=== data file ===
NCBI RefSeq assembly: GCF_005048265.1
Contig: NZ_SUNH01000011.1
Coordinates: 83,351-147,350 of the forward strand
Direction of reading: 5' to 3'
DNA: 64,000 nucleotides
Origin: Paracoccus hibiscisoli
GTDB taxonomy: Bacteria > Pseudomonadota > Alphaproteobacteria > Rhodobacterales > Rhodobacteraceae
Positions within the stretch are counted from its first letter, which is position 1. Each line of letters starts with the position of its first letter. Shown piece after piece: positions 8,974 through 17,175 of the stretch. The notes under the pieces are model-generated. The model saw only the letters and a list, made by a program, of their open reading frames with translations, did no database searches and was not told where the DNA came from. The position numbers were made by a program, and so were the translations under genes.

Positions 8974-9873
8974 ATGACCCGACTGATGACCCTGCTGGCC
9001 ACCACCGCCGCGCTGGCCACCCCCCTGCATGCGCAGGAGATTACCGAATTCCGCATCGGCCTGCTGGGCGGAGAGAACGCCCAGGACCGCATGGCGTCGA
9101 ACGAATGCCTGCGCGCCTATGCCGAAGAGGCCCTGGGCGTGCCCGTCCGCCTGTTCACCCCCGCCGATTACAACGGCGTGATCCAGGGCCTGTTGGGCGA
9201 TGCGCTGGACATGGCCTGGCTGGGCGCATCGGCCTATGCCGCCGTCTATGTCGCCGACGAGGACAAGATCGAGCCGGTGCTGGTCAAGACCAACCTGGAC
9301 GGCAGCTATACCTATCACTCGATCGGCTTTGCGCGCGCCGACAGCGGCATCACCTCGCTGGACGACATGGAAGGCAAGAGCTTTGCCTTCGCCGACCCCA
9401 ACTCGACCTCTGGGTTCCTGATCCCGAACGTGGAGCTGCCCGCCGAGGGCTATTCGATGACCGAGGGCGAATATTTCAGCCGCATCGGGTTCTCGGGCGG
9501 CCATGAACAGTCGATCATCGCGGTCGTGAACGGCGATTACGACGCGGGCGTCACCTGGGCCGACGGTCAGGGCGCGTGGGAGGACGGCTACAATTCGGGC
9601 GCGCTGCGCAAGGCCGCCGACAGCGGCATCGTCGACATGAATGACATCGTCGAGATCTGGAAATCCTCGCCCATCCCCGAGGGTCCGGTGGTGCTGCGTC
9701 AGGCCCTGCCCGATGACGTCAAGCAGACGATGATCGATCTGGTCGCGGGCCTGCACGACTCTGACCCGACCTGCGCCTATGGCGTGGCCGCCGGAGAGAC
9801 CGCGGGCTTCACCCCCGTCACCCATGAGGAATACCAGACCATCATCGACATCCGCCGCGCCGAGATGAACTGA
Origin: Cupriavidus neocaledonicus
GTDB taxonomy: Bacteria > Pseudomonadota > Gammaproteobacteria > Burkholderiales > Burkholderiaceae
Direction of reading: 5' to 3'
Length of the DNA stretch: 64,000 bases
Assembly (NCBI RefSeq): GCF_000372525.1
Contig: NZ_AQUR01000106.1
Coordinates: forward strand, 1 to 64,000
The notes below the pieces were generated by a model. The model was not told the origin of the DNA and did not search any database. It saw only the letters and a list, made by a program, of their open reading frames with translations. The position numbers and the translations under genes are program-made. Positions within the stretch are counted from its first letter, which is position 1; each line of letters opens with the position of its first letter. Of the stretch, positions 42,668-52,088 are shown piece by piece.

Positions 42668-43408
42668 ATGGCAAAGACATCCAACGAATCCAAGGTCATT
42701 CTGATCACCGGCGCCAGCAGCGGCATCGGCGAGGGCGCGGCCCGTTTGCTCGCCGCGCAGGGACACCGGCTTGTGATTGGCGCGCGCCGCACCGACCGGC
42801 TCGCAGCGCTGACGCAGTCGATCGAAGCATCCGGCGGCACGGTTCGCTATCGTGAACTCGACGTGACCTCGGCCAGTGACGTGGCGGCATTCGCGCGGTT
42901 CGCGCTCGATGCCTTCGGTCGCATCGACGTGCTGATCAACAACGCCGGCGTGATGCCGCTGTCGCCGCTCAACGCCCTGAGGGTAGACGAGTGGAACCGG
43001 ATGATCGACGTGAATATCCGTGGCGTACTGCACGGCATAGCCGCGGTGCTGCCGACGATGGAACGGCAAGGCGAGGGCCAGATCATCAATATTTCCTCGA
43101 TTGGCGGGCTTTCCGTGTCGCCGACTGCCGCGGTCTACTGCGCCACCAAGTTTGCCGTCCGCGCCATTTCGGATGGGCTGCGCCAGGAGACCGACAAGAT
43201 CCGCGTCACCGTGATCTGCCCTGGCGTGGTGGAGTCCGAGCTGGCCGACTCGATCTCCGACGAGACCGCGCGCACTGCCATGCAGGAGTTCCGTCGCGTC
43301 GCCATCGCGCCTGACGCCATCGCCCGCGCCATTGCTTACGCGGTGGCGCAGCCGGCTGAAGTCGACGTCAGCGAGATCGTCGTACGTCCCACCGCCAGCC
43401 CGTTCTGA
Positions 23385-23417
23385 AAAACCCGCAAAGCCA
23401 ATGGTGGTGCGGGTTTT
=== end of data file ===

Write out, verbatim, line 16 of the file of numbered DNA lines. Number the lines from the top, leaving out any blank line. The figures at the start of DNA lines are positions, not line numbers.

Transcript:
9501 CCATGAACAGTCGATCATCGCGGTCGTGAACGGCGATTACGACGCGGGCGTCACCTGGGCCGACGGTCAGGGCGCGTGGGAGGACGGCTACAATTCGGGC